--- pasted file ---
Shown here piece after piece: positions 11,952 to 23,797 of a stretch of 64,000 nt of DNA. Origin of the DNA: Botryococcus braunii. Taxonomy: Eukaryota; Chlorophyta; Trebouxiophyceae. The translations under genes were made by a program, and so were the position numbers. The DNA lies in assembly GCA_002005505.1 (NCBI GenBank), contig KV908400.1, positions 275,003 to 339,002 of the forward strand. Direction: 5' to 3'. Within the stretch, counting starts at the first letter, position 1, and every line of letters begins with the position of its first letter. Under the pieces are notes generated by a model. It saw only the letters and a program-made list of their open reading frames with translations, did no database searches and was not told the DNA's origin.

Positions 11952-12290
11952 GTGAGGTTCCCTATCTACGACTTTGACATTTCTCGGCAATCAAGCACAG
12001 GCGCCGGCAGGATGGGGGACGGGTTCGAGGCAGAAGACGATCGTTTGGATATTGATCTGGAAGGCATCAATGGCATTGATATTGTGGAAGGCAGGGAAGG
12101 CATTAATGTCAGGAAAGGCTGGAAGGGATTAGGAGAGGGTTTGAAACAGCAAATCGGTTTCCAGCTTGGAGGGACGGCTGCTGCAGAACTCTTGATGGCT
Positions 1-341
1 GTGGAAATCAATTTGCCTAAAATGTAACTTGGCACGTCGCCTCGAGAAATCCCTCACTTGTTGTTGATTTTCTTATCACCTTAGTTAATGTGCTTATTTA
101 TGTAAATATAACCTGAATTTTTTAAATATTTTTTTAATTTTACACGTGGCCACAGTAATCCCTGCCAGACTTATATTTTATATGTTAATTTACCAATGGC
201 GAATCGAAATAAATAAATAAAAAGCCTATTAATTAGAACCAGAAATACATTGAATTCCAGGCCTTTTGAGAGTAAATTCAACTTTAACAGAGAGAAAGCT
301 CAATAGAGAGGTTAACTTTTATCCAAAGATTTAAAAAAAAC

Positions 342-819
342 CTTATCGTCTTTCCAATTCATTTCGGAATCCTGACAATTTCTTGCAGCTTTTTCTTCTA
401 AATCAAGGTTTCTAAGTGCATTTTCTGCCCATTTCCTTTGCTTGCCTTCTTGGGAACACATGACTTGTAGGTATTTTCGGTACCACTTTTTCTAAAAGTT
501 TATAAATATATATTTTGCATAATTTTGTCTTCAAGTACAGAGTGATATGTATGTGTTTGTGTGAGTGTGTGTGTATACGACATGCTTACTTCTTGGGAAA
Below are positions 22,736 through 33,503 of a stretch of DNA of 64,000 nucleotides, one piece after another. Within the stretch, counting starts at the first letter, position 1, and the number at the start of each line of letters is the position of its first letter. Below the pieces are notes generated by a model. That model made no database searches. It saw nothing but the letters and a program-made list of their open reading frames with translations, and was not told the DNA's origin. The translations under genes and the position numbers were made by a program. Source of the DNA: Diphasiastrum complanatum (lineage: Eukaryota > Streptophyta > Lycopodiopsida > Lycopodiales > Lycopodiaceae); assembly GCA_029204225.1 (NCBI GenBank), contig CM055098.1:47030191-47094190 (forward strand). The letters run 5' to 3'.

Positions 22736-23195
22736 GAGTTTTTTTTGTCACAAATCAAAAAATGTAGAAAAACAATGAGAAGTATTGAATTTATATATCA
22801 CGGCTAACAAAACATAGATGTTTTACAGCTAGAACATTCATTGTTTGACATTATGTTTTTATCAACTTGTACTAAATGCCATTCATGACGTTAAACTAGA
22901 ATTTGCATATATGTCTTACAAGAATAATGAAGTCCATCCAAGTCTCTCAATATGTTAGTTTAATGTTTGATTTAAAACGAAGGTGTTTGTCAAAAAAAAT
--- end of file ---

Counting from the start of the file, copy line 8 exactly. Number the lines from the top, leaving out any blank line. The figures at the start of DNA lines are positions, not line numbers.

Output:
101 TGTAAATATAACCTGAATTTTTTAAATATTTTTTTAATTTTACACGTGGCCACAGTAATCCCTGCCAGACTTATATTTTATATGTTAATTTACCAATGGC